The Acts of the Apostles, the second half of which features some account of Paul’s travels and his encounters with the emerging Christian communities, was probably written some thirty years after the events it describes.  Its author, Luke, may even have been a companion of Paull, or close to those who were, and he covers events in relative detail from between AD 50 and 60 when Paul arrives, under armed escort, in Rome.  It is not known how many letters of Paul, if any, Luke himself had seen or whether he had seen others which are now lost to us. (There is not a single mention of Paul’s letter writing in Acts.)  Many scholars discount Acts as accurate history.  it is certainly true that Acts is selective, many events are not clearly described and Luke may have created a much more harmonised life of Paul than the letters suggest.  One estimate is that while Chapters 1-8  cover the events of three years, Chapter 9-28 stretch over 25 and concentrate on relatively few events within that time span.  The tensions with the Corinthians, which play a major part in Paul’s letters, are not mentioned in Acts at all.  In short Luke never set out to provide a biography of Paul:  rather his aim, if one takes the text as a whole, is to describe the progress of the gospel, highlighting the events which he believed contributed to this.  Yet, there is a narrative that does outline journeys of Paul that can be traced on the map.  Above all Acts provides a vivid picture of the struggle that Paul had with the communities he visited and the turbulence of his experiences fits well with the passion of the letters.

 

Even Paul’s birth date can only be guessed at.  Acts refers to Paul as ‘young’ at the time he began persecuting Christians in the AD 30s and his gruelling missionary journeys of the 50s suggest a man no older than his 40s so the first decade of the century seems most plausible.  His background and education reflect the melting pot that the east had become.  He was born, as a Jew, in Tarsus, a lively trading city that was capital of the Roman province of Cilicia.  He may have absorbed, in his childhood or later, an education in rhetoric, including the effective writing of letters, and a smattering of Greek philosophy, above all Stoicism and, perhaps, Platonism.  He was sent to study in Jerusalem at the school of the well-known teacher Gamaliel.  He must have picked up Aramaic while he was living in Jerusalem but he later refers to himself as a Pharisee and this suggests that he had made a rigorous study of the Torah in the original Hebrew.  Nevertheless his own use of scriptures in his letters always draws on the Greek version, the Septuagint.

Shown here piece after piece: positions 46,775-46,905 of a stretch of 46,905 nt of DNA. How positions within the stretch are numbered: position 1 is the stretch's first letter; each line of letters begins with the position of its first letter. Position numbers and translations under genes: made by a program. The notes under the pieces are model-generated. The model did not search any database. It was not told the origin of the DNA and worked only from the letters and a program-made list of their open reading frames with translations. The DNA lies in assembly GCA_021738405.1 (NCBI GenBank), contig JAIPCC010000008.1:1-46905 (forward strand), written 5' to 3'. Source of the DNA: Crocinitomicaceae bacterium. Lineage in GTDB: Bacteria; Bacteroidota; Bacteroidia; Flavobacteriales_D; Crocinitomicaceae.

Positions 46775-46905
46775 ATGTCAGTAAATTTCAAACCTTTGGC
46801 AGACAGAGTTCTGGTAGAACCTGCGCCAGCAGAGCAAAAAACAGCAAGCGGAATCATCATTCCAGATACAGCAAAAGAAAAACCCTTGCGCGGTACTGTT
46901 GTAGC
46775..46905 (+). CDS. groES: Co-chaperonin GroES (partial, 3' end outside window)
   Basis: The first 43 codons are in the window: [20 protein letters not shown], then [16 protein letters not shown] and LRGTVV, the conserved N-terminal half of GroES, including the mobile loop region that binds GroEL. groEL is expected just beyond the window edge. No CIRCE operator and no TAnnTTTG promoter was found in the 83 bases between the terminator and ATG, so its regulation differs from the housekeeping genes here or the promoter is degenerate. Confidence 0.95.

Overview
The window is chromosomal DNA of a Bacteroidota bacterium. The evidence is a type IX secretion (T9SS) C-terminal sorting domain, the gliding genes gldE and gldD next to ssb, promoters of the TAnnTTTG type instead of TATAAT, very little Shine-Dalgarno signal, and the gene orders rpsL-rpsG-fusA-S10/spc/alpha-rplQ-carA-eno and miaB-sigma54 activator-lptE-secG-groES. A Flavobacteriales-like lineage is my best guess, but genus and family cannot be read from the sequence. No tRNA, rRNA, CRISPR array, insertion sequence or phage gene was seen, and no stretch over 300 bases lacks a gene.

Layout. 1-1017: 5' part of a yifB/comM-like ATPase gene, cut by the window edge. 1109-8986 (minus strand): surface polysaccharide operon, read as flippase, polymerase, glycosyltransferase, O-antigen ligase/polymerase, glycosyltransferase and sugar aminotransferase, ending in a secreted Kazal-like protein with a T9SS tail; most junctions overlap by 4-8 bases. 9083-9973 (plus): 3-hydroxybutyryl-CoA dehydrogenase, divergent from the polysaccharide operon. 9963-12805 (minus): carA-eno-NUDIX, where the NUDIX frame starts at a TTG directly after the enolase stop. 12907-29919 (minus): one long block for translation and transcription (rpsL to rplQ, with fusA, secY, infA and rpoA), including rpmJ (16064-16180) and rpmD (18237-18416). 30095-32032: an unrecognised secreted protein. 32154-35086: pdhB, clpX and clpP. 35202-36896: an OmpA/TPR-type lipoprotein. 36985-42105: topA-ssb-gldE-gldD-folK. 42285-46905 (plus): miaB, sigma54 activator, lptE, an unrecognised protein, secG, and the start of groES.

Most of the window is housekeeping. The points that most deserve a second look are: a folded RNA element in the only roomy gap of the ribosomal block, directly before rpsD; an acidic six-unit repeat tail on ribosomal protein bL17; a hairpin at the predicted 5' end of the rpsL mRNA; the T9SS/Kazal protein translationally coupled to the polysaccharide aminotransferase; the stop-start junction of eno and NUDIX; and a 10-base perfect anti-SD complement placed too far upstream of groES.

It is hard to imagine a greater contrast in Jewish backgrounds than that between Paul and Jesus.  

 

  • Paul was a Roman citizen, brought up in a Greek-speaking city and at ease with urban life.  He was well educated and aware of two competing cultures, Greek and Jewish.  
  • Jesus had no education other than what he had absorbed from the synagogue, his background was rural and remote from city life, and his region appears to have been untouched by the Greeks.  
  • Paul was never tolerant of others and was unlikely to have been able to grasp, or even be sympathetic to, the very different context of rural Galilean Judaism.  
  • Jesus’ life and teachings simply do not figure in his letters and speeches.

Perhaps the most intriguing feature of Paul’s background is his Roman citizenship.  By this time the whole of the free population of Italy had been granted Roman citizenship and many Italians had migrated to the Greek east rather as colonists (Philippi was an established colony of citizens, for instance), merchants or administrators.  Roman citizenship among the native populations of the east, on the other hand, was still rare.  Citizenship could be granted to distinguished individuals, as it was for Josephus, the Jewish historian favoured by the Romans, but Paul would never have qualified on his own merits.  However, it was a remarkable feature of Roman law that once a master freed his slaves their descendants acquired full citizenship.  In all likelihood Paul was the son of a freedman, one released from slavery by  Roman master.  When he was in Jerusalem he may even have attended the ‘Synagogue of the Freedman’ mentioned in Acts 6:7 — Jews from Cilicia are specifically mentioned as members of its congregation.  His references to slavery, the coming of Christ for all, ‘slave and free’, and his support for Onesimus, the escaped slave on behalf of whom he writes to his owner Philemon, need to be read in light of this probability.  To have an elevated position as a Roman citizen but only because one’s father had been a slave left one in an ambiguous social position.  Perhaps this explains why Paul so often felt himself an outsider.

 

Next:  Revisit:  Paul 2 – From Saul to Paul, from historic Jesus to cosmic Christ